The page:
By Kate Ryan
We’ve had issues with inaccurate maps and globes in the past, but this error is quite the doozy. According to The New York Times, the land from down under isn’t as far down as we might’ve thought. But that doesn’t mean it was always this way. Apparently, Australia sits on one of the fastest-moving tectonic plates in the world, and since the last coordinate adjustments were made in 1994, the country has shifted by an startling 4.9 feet.
While all of us are moving incrementally all the time, Australia seems to be racing everyone back to Pangaea with a northward trajectory and a speed of about 2.7 inches per year. To give you some perspective, the U.S. (along with the rest of North America) only shifts about one inch a year. Because some countries move faster than others, GPS systems require frequently updated longitude and latitude coordinates to remain accurate sources of information.
The cliffs along the edge of the #GreatAustralianBight are nothing short of formidable - just ask @kimrobnwally! These guys are on the ultimate Aussie caravanning adventure; in fact, they've been on the road for three years now with their pooch Wally in tow. It seems that crossing the epic #Nullarbor Plain from @southaustralia to @westernaustralia has been one of the highlights of their road trip so far - according to their Instagram account, "if you don't hit the dirt, you'll miss the best of Australia." Sound advice, if you ask us!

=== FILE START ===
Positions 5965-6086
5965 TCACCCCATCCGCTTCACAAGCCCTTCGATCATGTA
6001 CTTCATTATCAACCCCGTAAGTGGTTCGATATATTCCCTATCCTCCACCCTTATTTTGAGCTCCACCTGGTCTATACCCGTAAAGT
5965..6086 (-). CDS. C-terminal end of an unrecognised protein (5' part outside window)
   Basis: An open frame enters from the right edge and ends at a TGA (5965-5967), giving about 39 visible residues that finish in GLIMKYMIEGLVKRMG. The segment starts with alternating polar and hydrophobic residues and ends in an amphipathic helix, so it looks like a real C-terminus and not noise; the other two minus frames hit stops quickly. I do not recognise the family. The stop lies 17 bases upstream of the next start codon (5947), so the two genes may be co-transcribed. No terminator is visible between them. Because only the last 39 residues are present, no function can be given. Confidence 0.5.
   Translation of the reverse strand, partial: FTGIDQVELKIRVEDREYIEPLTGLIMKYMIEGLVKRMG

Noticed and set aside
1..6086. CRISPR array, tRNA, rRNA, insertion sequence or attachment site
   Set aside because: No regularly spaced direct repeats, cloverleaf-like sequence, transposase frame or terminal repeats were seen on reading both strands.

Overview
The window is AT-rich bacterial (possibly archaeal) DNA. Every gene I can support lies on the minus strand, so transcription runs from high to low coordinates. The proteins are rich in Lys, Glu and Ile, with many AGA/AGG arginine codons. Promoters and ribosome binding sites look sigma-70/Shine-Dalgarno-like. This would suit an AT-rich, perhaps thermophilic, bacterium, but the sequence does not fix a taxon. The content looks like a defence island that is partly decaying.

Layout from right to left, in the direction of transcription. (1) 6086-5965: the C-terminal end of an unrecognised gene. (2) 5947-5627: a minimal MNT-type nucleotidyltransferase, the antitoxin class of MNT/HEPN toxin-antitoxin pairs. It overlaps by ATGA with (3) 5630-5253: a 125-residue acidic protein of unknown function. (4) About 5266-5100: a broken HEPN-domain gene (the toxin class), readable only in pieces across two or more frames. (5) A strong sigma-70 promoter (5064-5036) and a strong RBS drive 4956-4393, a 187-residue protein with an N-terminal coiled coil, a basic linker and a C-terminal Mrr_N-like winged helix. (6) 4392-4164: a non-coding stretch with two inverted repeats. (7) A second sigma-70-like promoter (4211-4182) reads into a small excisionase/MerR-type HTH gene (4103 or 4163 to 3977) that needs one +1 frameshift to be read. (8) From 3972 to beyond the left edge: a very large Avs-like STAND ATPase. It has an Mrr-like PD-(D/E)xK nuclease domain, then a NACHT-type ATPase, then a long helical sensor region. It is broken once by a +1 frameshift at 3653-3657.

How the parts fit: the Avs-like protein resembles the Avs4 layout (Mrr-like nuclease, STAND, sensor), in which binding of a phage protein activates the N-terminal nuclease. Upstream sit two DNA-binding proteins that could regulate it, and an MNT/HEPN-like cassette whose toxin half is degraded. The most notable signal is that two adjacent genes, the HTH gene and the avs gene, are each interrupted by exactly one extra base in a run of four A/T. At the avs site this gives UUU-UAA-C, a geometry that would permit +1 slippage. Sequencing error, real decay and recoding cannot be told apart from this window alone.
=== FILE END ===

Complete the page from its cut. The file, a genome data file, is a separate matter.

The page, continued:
National Geographic director of cartography Damien Saunder told the publication, “When there is a significant shift in land masses over time we need to revise the models of the Earth from which GPS coordinates are calculated, so for example your neighbor doesn't end up with your old coordinates.” The Times reports that in the past 50 years, cartographers have corrected Australia’s coordinates a total of four times. Though you could certainly make the case for more regular updates considering a 656-foot adjustment was made when the maps were last corrected in 1994.
While the most recent 4.9-foot adjustment isn’t likely to throw anyone dramatically off course today, the super-detailed GPS systems of tomorrow will probably have higher standards.
- Originally appeared at GOOD.is